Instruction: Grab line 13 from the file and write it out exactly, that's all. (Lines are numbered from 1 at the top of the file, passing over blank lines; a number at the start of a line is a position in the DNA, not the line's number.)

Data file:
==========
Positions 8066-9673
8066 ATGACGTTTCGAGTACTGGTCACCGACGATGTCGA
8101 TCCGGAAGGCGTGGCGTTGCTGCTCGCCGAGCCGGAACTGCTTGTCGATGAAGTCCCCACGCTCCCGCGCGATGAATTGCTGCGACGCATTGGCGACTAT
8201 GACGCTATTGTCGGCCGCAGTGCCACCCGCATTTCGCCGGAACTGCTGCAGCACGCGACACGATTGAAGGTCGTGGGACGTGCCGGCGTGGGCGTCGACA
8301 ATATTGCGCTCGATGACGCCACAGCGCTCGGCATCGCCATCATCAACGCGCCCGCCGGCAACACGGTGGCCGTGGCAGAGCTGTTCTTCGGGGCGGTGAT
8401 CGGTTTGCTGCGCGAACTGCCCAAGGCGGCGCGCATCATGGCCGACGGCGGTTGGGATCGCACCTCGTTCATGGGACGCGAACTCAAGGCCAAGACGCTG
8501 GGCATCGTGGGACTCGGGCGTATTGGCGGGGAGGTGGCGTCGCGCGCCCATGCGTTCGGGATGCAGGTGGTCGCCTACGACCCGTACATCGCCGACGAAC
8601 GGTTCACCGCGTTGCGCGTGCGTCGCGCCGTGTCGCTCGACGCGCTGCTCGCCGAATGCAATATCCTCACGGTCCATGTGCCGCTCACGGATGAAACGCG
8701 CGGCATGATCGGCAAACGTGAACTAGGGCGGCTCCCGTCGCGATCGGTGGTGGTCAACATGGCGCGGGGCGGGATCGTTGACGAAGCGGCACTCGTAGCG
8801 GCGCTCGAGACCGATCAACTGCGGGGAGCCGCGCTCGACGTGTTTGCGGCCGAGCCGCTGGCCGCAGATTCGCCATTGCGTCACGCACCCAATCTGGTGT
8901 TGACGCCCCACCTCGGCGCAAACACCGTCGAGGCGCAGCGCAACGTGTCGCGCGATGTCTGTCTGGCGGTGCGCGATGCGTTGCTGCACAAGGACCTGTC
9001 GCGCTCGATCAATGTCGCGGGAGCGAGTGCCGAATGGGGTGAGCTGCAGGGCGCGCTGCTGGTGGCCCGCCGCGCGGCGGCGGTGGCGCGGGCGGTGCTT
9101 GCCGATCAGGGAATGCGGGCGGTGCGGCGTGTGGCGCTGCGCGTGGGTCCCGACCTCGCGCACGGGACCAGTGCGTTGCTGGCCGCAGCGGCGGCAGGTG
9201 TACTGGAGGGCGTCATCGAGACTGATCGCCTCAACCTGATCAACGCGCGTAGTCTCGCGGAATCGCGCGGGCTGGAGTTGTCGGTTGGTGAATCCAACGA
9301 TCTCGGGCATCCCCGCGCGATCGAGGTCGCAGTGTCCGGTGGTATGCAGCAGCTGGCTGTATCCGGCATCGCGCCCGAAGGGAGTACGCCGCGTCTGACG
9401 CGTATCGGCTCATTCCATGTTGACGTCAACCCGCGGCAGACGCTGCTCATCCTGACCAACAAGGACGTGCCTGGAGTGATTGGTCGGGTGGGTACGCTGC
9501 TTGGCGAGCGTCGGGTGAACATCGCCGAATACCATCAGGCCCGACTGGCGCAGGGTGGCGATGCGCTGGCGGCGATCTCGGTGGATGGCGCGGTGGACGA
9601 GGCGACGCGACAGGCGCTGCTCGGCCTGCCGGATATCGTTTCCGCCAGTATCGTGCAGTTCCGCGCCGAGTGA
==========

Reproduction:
9101 GCCGATCAGGGAATGCGGGCGGTGCGGCGTGTGGCGCTGCGCGTGGGTCCCGACCTCGCGCACGGGACCAGTGCGTTGCTGGCCGCAGCGGCGGCAGGTG